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From Zero to Pitch: Understanding Financial Statements

By Siyu Wu

March 7, 2016

It is impossible to create a strong and well-supported investment recommendation without thorough analysis of the financial statements, which is why the next few installments will give an overview of the three key financial statements and how they can be used in valuation.

Financial statements are a valuable resource because they reveal a lot of objective information about company and industry health. The information allows for comparing different companies to evaluate a company’s’ past and future performance. All public companies are required to make their financial statements available to the public, so you can easily find a company’s 10K (annual report) and 10-Q (quarterly report) on its website. 

Balance Sheet

The balance sheet serves as a financial snapshot at a single point in time for the company. There are three main parts of the balance sheet: assets, liabilities, and shareholder’s equity. The relationship between the three components is: assets = liabilities + shareholder’s equity.

Assets are the resources that the company owns that are expected to generate future value for the company. They can be separated into two categories. Current assets can be converted to cash within one year and include cash, accounts receivable (money owed to company by its customers), and inventory (assets that will be turned into products). Non-current assets are those that cannot be easily converted to cash, including property, plants, equipment (PP&E), and goodwill.

Liabilities are what the company owes, and also can be categorized into current and non-current liabilities. Current liabilities include accounts payable (money owed to suppliers), salaries payable (money owed to workers), and short term debt.

Shareholders’ equity refers to the difference between assets and liabilities, which includes stock representing equity ownership in a corporation, retained earnings that are reinvested in the core business or used to pay debt, and treasury stock.

The balance sheet gives information about the liquidity of a company, the company’s assets, and its ability to meet long-term fixed expenses. However, it is limited in that it does not include certain resources, such as human capital.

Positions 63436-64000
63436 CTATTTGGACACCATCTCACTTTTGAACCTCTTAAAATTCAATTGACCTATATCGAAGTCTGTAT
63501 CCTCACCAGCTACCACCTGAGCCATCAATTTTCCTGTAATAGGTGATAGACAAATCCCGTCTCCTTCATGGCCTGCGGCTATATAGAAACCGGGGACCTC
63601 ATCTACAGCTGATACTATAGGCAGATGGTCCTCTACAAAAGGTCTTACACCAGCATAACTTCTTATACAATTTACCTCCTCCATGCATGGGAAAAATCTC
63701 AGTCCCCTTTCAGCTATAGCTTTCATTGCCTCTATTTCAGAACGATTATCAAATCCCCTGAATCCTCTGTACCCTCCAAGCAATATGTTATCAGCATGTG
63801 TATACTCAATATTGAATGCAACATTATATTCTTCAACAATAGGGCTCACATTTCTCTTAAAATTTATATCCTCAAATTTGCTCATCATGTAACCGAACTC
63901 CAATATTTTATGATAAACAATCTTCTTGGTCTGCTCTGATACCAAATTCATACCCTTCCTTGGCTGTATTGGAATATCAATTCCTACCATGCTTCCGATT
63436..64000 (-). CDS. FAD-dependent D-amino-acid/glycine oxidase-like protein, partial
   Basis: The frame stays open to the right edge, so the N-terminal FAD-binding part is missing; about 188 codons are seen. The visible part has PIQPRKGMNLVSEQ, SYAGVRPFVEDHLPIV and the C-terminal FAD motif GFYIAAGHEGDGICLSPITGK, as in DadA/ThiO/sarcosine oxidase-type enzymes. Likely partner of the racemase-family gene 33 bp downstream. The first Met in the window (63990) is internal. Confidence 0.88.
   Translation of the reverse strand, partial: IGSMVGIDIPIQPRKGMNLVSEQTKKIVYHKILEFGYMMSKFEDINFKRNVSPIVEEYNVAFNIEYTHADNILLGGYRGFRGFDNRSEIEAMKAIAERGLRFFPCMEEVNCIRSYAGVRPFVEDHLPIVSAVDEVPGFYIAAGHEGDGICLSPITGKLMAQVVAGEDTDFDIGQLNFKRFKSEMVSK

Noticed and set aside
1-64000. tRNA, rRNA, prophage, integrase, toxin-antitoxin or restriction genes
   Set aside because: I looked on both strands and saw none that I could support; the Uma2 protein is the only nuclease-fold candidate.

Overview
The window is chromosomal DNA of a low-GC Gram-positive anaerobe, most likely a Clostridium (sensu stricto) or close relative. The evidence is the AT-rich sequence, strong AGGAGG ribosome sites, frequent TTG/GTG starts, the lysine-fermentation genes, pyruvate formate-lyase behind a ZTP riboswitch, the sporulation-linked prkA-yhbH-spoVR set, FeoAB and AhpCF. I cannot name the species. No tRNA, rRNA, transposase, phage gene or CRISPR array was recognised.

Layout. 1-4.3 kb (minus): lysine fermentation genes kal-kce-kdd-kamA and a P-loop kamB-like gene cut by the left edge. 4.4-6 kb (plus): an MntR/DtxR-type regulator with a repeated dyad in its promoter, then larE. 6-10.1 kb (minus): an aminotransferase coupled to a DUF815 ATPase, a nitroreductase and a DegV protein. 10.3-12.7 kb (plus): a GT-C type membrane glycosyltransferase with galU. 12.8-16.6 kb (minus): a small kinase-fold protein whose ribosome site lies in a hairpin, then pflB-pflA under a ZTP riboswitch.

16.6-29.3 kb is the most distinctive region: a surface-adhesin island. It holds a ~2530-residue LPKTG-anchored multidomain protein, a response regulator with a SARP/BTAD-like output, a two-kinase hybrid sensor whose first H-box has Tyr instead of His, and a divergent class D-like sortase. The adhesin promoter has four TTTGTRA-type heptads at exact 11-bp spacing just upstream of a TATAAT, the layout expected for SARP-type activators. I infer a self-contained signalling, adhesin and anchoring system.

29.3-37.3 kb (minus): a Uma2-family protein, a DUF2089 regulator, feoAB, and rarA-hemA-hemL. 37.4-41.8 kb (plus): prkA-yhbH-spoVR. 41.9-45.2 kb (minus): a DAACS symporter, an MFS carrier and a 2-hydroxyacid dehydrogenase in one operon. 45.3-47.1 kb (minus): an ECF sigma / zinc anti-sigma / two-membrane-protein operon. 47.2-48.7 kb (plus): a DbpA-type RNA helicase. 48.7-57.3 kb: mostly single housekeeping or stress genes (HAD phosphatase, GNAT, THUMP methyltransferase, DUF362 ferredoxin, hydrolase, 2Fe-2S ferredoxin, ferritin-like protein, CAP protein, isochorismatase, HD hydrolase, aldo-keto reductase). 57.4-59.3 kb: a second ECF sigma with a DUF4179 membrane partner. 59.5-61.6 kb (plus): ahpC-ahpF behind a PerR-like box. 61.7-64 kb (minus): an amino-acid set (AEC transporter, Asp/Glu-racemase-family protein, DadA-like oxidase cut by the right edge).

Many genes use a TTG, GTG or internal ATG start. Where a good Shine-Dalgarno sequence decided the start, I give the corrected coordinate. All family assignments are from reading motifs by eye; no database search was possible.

Income Statement

The income statement shows the profitability a company over a certain period of time. The basic relationship here is: revenues - expenses = net income. Revenues are the sales the firm makes from selling goods and services, calculated by multiplying the price of good by the volume sold. Expenses are the costs a firm incurs to produce goods, also including administrative expenditures, depreciation, interest, and income taxes.

Finding the net income allows us to analyze the company’s earnings, which are used to pay dividends, repurchase shares, and reinvest. Specifically, the earnings per share (EPS) indicates how much a stock earned per share and is calculated by net income divided by number of shares outstanding.

Companies release quarterly earnings data, which allows investors gauge the profitability of the firm. Prior to earnings being released, Wall Street analysts will predict a consensus on the EPS. If reported earnings beats this estimate, the stock tends to go up. If the reported earnings falls short, then the stock may go down.

The income statement (AKA profit and losses) summarizes a firm’s profits and losses and also gives us the opportunity to calculate ratios to see how operations have changed. However, it is difficult to compare these ratios for companies in different industries. Also, there are many different accounting practices that limit the comparability of these numbers. Thus, it’s important to look at footnotes on the statement!

Cash Flows Statement

The statement of cash flows shows information about the company’s cash inflows and outflows, which is different from net income in that the cash flow cannot be manipulated through accounting practices. The income statement uses accrual accounting to smooth the cash flow, with issues such as revenue and cost recognition. These facts are not hidden in the cash flow statement. This statement indicates a firm’s liquidity and long-term solvency.

The cash flow statement is composed of three sections: operating activities, investing activities, and financing activities. In operating activities, inflows refer to cash received from customers while outflows occur through buying inventory, paying salaries, and paying suppliers. In investing activities, inflows include the sale of PP&E and outflows include capital expenditures and acquisitions of other firms. In financing activities, inflows come from cash received from borrowing or issuing stock, and outflows come from repaying debt or dividends.

Free cash flow (FCF), which is operating cash flow subtracted by capital expenditures, and represents what the company has left over at the end of a period after paying the money needed to maintain its asset base. This is an important metric that indicates the amount of cash a company produces.

This article focused on introducing the three financial statements so that we may go into detail about financial ratios and metrics we can calculate from the information provided by each financial statement.

The balance sheet, income statement, and cash flows statement each show important but different financial information about a firm, all of which is critical in evaluating the company’s stock.

Siyu Wu is from Colorado and is currently a sophomore at Princeton University, pursuing a degree in Economics and certificates in Finance and East Asian Studies. She hopes to synthesize her interest in China and East Asia with her passion for finance to eventually work in a career related to international finance and Asian capital markets.


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